“You were trying to tell me something and I was trying to tell you something else. We didn’t trust each other and that was reason enough to make each of us right.”
― Elliot Perlman, The Reasons I Won’t Be Coming
Stakeholder analysis and engagement have long been an important part of communications planning and implementation. We identify stakeholders – customers, employees, community – try to uncover what’s important to them and weave that into the organisation’s narrative and actions to suit our own needs.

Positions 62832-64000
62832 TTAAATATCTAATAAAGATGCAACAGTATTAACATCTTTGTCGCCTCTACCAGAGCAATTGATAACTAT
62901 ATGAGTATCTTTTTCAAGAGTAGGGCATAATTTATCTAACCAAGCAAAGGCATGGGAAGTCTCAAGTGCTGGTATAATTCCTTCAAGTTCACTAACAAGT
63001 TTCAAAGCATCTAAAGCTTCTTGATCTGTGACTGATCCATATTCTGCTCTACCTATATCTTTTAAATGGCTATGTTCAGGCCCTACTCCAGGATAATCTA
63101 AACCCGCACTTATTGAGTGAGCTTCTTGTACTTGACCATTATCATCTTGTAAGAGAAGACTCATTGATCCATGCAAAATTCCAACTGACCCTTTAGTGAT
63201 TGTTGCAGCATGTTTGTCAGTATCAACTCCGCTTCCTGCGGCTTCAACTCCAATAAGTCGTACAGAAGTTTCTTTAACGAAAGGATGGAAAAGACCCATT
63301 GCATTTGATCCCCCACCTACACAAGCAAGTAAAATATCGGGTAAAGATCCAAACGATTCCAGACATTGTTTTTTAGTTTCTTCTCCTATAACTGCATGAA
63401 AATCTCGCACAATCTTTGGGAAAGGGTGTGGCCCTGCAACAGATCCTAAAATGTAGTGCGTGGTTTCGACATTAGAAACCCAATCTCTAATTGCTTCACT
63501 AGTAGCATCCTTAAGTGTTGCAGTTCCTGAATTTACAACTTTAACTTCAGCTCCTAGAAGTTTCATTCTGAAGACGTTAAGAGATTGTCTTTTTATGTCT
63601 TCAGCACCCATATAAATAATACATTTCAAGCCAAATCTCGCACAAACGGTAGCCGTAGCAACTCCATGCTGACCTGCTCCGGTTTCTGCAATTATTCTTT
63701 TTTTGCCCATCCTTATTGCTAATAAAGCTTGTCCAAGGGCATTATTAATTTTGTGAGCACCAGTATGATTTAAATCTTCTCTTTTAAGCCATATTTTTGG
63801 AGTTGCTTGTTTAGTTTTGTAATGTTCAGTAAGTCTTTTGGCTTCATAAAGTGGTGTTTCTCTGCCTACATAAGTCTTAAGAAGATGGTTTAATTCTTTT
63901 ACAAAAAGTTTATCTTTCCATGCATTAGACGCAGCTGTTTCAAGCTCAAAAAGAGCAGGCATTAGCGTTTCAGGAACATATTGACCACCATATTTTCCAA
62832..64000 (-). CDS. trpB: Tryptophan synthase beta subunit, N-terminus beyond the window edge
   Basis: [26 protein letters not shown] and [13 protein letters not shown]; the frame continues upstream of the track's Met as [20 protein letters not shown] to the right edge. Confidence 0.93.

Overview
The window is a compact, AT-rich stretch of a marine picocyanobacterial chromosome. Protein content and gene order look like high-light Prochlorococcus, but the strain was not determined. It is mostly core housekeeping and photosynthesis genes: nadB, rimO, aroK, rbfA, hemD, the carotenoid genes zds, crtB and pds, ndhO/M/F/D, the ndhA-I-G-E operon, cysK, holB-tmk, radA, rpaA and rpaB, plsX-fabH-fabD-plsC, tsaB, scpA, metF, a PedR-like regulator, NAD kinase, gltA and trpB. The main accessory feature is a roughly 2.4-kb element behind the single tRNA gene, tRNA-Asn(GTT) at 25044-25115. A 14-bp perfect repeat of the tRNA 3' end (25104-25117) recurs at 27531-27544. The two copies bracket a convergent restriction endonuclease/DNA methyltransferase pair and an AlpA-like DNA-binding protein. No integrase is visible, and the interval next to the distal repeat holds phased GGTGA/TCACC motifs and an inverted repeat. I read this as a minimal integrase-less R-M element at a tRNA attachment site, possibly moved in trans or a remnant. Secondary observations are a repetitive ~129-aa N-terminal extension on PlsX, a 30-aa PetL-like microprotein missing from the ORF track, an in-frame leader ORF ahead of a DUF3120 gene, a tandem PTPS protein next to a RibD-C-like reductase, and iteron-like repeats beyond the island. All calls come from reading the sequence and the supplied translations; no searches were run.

In my experience, however, we rarely move the needle when trying to understand employee concerns unless first there is trust. Employees need to feel safe talking about what’s holding them back at work without fear of career-limiting consequences. And fair play. Who is willing to say that they’re not wholly inspired by the current leadership to go the extra mile, for example?
It takes open and active listening on both sides. Most importantly, a desire to understand that shifting ground from what you think is ‘right’ doesn’t necessarily weaken anyone’s standing. In fact, the better outcome won’t be clear unless you strip it back to the bare bones, and then start the real dialogue.
Engage a third party to keep you from walking away. It’s takes more time upfront but it’s worth the effort.